Data technology background. Big data visualization.
Image: Dmitry/Adobe Stock

Data quality and data governance describe different parts of enterprise data management strategies but are not mutually exclusive. Together, they can help your business improve its bottom line by providing better visibility into enterprise assets, all while driving efficiency and operational improvements that lead to greater business agility. This comparison defines both terms, explains their differences and covers how data quality and data governance best practices can be used in tandem.

Jump to:

What is data governance?

Data governance is the process of establishing, aligning and securing data within an organization. It aims to ensure that data is collected, stored, processed and disposed of consistently.

Data governance covers the strategies and processes needed to manage enterprise data effectively to leverage it for business decision-making. It also provides a framework for managing the risk associated with businesses in an uncertain regulatory environment.

In short, data governance is about managing all organizational information assets — not just data but also documents, applications, networks, configurations and metadata.

SEE: For more information, check out our in-depth data governance overview.

There are various data governance software that give you control over data availability, usability, integrity and security. We reviewed the top data governance tools, their features, strengths and weaknesses and pricing so that you can select the best option for you.

Why is data governance important?

Data governance is important for various reasons:

  • Compliance: It ensures companies are adhering to laws and regulations, such as GDPR, which can help them avoid hefty fines and penalties.
  • Consistency: It provides a consistent approach to handling data across an organization.
  • Trust: It builds trust in data as stakeholders can be confident the data is properly managed, up to date and accurate.
  • Increased efficiency: It boosts operational efficiency by eliminating unnecessary duplication of data and streamlining data-related processes.
  • Better decision-making: High-quality, reliable data makes for better strategic planning, decision-making and overall performance metrics across every sector of a business.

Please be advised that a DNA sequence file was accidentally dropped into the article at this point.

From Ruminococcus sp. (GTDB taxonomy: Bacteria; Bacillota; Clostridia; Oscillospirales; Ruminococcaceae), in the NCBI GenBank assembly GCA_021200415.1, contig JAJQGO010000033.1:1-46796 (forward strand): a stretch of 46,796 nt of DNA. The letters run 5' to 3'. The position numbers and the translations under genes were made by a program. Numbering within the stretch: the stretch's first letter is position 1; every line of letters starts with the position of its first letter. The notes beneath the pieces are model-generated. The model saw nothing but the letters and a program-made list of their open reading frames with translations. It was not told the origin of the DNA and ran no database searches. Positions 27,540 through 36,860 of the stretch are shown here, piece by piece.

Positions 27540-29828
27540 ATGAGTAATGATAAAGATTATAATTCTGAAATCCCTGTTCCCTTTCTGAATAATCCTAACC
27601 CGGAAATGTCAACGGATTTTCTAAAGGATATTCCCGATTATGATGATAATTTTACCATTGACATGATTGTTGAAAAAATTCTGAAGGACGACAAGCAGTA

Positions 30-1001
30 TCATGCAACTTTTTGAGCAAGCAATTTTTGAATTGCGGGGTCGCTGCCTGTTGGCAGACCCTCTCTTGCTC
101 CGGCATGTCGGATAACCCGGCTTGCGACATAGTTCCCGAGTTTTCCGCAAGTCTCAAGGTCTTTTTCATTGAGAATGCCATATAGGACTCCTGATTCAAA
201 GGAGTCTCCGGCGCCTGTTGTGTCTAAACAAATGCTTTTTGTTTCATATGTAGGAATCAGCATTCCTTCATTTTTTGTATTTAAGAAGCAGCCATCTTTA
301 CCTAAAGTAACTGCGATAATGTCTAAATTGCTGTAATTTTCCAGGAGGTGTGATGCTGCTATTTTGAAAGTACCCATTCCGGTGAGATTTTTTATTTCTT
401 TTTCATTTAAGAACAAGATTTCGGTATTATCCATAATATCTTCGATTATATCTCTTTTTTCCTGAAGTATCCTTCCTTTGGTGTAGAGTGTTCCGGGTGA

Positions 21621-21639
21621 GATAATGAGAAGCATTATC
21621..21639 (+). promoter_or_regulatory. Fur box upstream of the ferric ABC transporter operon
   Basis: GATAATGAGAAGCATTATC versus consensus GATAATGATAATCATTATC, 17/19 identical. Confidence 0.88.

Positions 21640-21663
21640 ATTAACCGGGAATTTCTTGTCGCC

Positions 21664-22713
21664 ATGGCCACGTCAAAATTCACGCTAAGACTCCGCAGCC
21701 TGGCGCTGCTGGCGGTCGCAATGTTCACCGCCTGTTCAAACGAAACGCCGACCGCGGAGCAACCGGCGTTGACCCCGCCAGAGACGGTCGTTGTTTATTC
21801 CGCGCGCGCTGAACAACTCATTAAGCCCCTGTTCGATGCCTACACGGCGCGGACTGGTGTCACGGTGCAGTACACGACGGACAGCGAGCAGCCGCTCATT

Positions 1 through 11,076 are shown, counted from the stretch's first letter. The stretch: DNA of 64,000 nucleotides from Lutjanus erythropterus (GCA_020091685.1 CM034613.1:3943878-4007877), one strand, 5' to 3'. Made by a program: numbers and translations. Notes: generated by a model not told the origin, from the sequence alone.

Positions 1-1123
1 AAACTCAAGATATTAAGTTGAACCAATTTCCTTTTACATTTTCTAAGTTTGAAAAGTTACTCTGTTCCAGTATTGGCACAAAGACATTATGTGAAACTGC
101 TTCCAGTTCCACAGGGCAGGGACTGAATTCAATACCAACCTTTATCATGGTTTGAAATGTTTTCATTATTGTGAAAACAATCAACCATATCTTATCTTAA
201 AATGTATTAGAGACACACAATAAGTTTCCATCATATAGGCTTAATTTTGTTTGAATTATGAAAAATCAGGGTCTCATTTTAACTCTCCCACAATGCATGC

What is data quality?

Data quality is the measure of how complete, accurate, relevant, timely, consistent and trustworthy data is. If data has all these qualities, then it is considered high quality. Businesses with high-quality data can make better decisions about which direction they want to take their company, what strategies they want to implement and what data they have at their disposal for success.

SEE: Learn how to measure data quality.

To ensure data quality, it is necessary to use the best data quality software because any flaws in data quality can lead to poor decision-making. The higher the quality of your data, the more valuable it becomes.

Why is data quality important?

Ensuring data quality is not just a nice thing to have but a crucial aspect of any data-driven approach or business. Managing data quality can lead to:

  • Accurate decision-making: High-quality data leads to better decision processes as it often involves tracking performance, predicting future outcomes and identifying potential issues.
  • Resource optimization: By ensuring data quality, companies can avoid the waste of resources on incorrect data and help leverage resources efficiently.
  • Customer experience: Accurate and up-to-date data helps companies understand customers and their preferences.
  • Cost reduction: Poor data quality can lead to costly mistakes and rework, so by investing in data quality, organizations can minimize errors and associated expenses.

Data quality is not just a short-term concern; it impacts an organization’s long-term success and growth. Organizations can ensure they are well-prepared for future challenges and opportunities by maintaining high data quality standards.

What are the main differences between data governance and data quality?